First edition cover
|Publication date||September 2007|
|Media type||Print (Hardcover)|
|Dewey Decimal||813/.54 22|
|LC Classification||PS3568.O855 E95 2007|
The plot centers on Zuckerman's return home to New York after eleven years in New England. The purpose of Zuckerman's journey, which he takes the week before the 2004 U.S. presidential election, is for him to undergo a medical procedure that might cure or reduce his incontinence. While in New York, Zuckerman meets Amy Bellette, whom he had last encountered during a visit to the writer E.I. Lonoff's house in December, 1956, as depicted in Roth's novel The Ghost Writer. Zuckerman also agrees to a housing swap with a young writing couple, Billy Davidoff and Jamie Logan, and quickly becomes attracted to Logan. In his hotel room at night, Zuckerman writes a play, He and She, composed of imagined conversations between him and Logan.
Through Davidoff and Logan, Zuckerman meets Richard Kliman, a young, brash Harvard graduate who is working on a biography of Lonoff. Kliman was Logan's boyfriend in college. Because of Kliman's zealous interest in a potentially scandalous secret from Lonoff's adolescence, neither Zuckerman nor Bellette wants to help him complete his project. Zuckerman may also be motivated by his own confused feelings about Logan and Kliman.
Although critics once considered that Lonoff, deceased and neglected, was modelled partly on the writer Bernard Malamud, he now seems to be based on a number of writers. Henry Roth is a major influence, as becomes clear in Exit Ghost. Roth's biographer is Steven G. Kellman. It is known that Philip Roth has read the later novels of Henry Roth, though some of these remain unpublished. The rationale for Henry Roth is that in his novels published after his death he reveals that he had an incestuous affair with his sister when he was young; it also known that Henry Roth suffered from writer's block for much of his career after publishing Call It Sleep, his only major novel. In Exit Ghost it is revealed that Lonoff also had an incestuous affair with his sister — which led to his writer's block — and the fact that while content to teach in oblivion, he never published again.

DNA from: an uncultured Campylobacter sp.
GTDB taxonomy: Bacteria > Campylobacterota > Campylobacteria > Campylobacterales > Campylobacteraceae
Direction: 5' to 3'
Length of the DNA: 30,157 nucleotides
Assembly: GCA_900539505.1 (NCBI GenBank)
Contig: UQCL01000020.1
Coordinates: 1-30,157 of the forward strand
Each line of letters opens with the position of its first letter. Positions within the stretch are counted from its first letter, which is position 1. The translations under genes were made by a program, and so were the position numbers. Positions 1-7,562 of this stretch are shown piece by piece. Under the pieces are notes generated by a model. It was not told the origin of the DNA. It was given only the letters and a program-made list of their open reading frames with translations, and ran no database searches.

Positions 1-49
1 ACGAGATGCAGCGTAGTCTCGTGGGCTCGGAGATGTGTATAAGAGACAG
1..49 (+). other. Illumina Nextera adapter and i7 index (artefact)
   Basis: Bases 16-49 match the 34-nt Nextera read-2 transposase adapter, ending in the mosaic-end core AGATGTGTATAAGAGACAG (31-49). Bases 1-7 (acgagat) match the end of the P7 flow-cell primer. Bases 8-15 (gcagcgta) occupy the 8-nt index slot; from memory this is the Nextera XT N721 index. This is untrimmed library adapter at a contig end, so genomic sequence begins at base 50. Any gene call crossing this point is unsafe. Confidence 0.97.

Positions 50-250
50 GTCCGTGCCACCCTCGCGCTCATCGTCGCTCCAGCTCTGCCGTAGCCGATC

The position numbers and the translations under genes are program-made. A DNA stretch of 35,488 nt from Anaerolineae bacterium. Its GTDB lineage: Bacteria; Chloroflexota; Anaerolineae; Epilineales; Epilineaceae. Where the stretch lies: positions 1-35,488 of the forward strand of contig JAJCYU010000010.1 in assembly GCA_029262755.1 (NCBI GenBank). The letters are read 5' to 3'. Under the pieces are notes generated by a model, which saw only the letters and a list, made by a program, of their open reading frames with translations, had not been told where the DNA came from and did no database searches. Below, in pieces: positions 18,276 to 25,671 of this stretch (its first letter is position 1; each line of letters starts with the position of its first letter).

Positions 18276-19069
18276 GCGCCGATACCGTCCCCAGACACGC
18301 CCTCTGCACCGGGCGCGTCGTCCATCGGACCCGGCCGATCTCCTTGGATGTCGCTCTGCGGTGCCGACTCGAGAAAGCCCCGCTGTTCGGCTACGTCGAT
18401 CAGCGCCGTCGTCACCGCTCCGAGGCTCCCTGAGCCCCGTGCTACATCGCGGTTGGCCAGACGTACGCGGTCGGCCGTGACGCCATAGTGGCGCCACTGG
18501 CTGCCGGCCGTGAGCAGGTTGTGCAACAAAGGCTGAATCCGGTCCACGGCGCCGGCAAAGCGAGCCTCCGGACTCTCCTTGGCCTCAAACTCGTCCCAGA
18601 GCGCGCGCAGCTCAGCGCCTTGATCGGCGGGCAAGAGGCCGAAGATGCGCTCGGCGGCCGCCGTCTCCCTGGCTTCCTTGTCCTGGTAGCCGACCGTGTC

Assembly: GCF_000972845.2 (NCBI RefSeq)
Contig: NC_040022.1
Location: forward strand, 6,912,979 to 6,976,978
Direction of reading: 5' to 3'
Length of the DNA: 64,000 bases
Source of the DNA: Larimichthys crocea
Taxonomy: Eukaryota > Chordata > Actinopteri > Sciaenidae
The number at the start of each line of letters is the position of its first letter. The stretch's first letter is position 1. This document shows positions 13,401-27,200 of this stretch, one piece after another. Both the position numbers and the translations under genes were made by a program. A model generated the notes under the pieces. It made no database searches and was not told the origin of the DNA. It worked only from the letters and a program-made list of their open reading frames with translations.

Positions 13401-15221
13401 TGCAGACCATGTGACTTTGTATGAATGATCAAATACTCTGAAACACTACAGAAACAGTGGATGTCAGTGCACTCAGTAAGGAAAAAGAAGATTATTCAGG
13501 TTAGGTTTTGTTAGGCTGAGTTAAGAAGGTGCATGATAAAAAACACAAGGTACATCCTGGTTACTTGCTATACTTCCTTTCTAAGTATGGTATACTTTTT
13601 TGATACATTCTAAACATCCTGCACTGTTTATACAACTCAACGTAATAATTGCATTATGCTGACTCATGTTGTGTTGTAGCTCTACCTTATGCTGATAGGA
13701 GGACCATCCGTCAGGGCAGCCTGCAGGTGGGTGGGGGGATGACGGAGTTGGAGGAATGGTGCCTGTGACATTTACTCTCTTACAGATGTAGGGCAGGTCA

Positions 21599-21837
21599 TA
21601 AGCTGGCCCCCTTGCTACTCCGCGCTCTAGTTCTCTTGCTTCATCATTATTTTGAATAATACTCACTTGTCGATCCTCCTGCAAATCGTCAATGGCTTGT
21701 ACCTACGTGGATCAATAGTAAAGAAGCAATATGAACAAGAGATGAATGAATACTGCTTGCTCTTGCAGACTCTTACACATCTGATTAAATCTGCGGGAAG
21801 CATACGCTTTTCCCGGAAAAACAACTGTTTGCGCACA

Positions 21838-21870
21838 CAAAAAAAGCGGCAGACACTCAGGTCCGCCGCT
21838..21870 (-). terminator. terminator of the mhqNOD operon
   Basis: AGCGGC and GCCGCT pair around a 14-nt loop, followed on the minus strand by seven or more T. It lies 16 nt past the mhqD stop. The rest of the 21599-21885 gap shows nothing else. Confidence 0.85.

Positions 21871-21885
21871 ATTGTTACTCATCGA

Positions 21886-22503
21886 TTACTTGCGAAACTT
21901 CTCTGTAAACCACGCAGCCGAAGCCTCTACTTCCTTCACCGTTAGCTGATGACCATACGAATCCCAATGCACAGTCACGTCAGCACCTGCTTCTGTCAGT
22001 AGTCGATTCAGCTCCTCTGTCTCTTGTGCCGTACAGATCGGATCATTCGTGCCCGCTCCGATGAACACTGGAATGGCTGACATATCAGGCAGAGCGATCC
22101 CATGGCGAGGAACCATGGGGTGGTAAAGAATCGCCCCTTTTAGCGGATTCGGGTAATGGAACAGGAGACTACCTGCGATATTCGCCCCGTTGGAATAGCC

American politics forms a backdrop to the novel. Zuckerman, Davidoff and Logan watch the results of the 2004 presidential election together. Logan, whose father always voted Republican, was enraged and devastated by the results. The older Zuckerman, though not pleased, was more philosophical and was able to place the results into a more historical context.
The stage direction, "exit ghost" appears in three of William Shakespeare's plays: Hamlet, Macbeth and Julius Caesar. In a BBC interview, Roth stated that using this direction as a title "came to me because of Macbeth. Last year in the summer I was going to see a production of Macbeth here in America, and I re-read the script that afternoon, and I came upon the Banquo scene, ghost scene, and it just leaped out — 'exit ghost' — and that's the title of my book, so I just lifted it." In the novel Jamie and Billy read Macbeth aloud to each other, marveling grimly at its relevance to George W. Bush's first administration.
The title also refers to that of the first Zuckerman book, The Ghost Writer. At one point, Bellette says to Zuckerman that Lonoff (whom she imagines talking to her from beyond the grave) told her, "Reading/writing people, we are finished, we are ghosts witnessing the end of a literary era."
Critic Michiko Kakutani in The New York Times called the novel "elegiac" and "a kind of valedictory bookend to The Ghost Writer, adding "Mr. Roth has created a melancholy, if occasionally funny, meditation on aging, mortality, loneliness and the losses that come with the passage of time."
- Jordan, Justine (2006-12-30). "New voices and extra helpings". The Guardian. Retrieved 2007-07-16.
- Joshua Cohen, "A Life Torn Between Myth and Fact," The Forward, October 2, 2007
- "Philip Roth: In His Own Words". Front Row. 2007-10-02. BBC Radio 4. http://www.bbc.co.uk/programmes/b00803hy.
- Michiko Kakutani, "Seeking at Moral at the End of the Tale," The New York Times, October 2, 2007.